Columbia University Libraries Acquires Frank Lloyd Wright Archive
The archive spans the years 1948 to 1951 and documents Price's relationship with Frank Lloyd Wright through the course of planning the New Theater. The collection consists of letters, telegrams, publicity material, photographs, and a large perspective view of the Theater signed by Wright.
Wright had originally designed a "New Theater" for Woodstock, NY in 1931 that never came to fruition. When Paton Price (1916-1982) wrote to him in early 1948 proposing a new venue in Hartford, CT, the architect took the opportunity to revive his earlier project. Price would fund the construction through his own savings and from donations and loans, and received endorsements from members of the theater community including Kirk Douglas, Helen Hayes, and Henry Fonda.
The New Theater plan was debuted at a party in Hartford on January 25, 1949, hosted by Hartford Times publisher Francis Murphy for Price and Wright. Said Wright at the time, "This theater is the one thing I simply must build before they put me in a box."
The project received opposition from local Hartford residents, and eventually was turned down by the zoning board. Wright and Price remained on friendly terms, and the architect later realized his dream to build a theater in the Kalita Humphreys Theater in Dallas, TX, which opened in 1959.
The Avery Architectural & Fine Arts Library is one of the most comprehensive architecture and the fine arts library collections in the world. Avery collects a full range of primary and secondary sources for the advanced study of architecture, historic preservation, art history, decorative arts, city planning, real estate, and archaeology. The Library contains more than 550,000 volumes including more than 40,000 rare books. Avery’s Drawings and Archives collection includes 1.5 million architectural drawings and records. The Avery Library is home to the Avery Index to Architectural Periodicals, the only comprehensive American guide to the current literature of architecture and design. For more information, please visit: https://library.columbia.edu/libraries/avery.html.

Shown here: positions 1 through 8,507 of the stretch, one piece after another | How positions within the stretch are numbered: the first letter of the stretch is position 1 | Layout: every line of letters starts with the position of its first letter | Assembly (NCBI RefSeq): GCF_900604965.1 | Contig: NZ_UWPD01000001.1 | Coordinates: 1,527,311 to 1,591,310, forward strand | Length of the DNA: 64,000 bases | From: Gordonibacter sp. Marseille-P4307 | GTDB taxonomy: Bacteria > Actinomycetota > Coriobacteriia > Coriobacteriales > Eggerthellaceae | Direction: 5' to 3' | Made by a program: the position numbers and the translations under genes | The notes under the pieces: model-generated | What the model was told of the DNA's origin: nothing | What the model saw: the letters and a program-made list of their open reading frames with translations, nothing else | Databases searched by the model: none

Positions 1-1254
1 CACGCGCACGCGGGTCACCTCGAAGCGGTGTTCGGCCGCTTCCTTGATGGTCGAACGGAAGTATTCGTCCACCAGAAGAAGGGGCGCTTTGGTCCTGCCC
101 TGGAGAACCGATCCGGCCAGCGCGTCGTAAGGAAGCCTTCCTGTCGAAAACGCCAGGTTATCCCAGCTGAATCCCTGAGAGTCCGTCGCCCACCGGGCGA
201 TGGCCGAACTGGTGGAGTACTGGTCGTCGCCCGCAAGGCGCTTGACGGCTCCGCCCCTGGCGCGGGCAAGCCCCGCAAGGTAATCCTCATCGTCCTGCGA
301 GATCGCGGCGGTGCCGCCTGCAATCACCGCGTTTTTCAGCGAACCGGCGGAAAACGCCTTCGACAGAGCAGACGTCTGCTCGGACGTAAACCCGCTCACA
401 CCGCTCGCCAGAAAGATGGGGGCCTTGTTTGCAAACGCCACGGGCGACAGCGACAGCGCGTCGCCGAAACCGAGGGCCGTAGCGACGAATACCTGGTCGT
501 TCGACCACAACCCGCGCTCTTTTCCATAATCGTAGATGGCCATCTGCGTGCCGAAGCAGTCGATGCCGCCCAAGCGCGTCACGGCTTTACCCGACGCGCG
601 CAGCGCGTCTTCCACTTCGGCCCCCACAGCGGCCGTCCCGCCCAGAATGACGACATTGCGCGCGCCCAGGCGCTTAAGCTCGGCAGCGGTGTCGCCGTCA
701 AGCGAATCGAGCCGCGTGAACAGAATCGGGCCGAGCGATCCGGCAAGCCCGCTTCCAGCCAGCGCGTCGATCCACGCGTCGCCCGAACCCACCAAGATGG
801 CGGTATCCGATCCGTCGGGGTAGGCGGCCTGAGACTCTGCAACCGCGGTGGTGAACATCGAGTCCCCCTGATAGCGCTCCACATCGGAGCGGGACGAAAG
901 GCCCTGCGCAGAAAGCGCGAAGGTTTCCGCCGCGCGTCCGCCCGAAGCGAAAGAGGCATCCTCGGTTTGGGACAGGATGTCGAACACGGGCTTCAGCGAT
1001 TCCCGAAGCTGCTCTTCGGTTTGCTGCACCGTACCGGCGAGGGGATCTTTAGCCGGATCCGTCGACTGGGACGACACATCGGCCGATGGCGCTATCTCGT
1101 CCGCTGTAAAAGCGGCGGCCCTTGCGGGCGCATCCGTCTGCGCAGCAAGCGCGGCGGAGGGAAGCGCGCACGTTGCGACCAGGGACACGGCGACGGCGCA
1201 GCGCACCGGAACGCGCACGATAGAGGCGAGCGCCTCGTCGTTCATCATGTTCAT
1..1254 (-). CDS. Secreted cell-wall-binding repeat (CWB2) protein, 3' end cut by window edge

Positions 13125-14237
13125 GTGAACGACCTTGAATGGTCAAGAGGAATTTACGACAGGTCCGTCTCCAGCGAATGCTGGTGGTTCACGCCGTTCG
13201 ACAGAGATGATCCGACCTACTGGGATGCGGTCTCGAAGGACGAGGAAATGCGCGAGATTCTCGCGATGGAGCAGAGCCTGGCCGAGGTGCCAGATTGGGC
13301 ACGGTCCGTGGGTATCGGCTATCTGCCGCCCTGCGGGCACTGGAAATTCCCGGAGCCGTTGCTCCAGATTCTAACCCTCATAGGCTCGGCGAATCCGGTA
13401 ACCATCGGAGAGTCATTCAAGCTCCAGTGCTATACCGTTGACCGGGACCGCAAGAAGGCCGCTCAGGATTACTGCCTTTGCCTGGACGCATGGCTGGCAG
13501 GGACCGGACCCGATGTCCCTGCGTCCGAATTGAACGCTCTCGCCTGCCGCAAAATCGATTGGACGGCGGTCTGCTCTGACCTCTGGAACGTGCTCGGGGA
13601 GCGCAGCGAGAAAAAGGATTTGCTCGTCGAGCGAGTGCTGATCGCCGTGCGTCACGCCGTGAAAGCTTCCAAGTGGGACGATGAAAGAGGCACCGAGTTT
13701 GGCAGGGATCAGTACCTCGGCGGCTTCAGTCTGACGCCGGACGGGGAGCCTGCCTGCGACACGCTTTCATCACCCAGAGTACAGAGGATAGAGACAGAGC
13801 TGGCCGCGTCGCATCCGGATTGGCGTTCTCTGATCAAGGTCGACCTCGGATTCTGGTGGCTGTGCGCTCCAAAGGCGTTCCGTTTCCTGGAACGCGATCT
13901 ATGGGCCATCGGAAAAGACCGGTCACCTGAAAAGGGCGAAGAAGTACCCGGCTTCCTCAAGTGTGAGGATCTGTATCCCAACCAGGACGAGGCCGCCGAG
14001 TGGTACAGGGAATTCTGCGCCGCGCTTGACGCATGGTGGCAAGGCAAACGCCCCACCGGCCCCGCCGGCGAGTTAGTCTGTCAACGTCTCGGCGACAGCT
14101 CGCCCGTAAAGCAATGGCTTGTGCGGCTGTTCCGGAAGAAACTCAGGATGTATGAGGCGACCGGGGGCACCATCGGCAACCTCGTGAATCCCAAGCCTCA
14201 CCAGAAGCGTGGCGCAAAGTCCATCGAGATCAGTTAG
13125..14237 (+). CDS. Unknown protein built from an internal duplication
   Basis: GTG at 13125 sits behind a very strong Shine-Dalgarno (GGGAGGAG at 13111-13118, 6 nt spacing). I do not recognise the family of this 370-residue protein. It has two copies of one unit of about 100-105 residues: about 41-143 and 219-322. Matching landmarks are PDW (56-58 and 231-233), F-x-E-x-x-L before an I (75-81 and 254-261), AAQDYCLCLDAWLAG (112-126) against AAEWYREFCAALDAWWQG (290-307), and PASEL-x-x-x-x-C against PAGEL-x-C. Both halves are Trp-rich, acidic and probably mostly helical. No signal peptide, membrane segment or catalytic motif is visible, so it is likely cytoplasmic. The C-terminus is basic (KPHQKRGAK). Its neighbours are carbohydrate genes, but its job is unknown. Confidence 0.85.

Columbia University Libraries/Information Services is one of the top five academic research library systems in North America. The collections include over 10 million volumes, over 100,000 journals and serials, as well as extensive electronic resources, manuscripts, rare books, microforms, maps, graphic and audio-visual materials. The services and collections are organized into 22 libraries and various academic technology centers. The Libraries employs more than 550 professional and support staff. The website of the Libraries is the gateway to its services and resources: library.columbia.edu.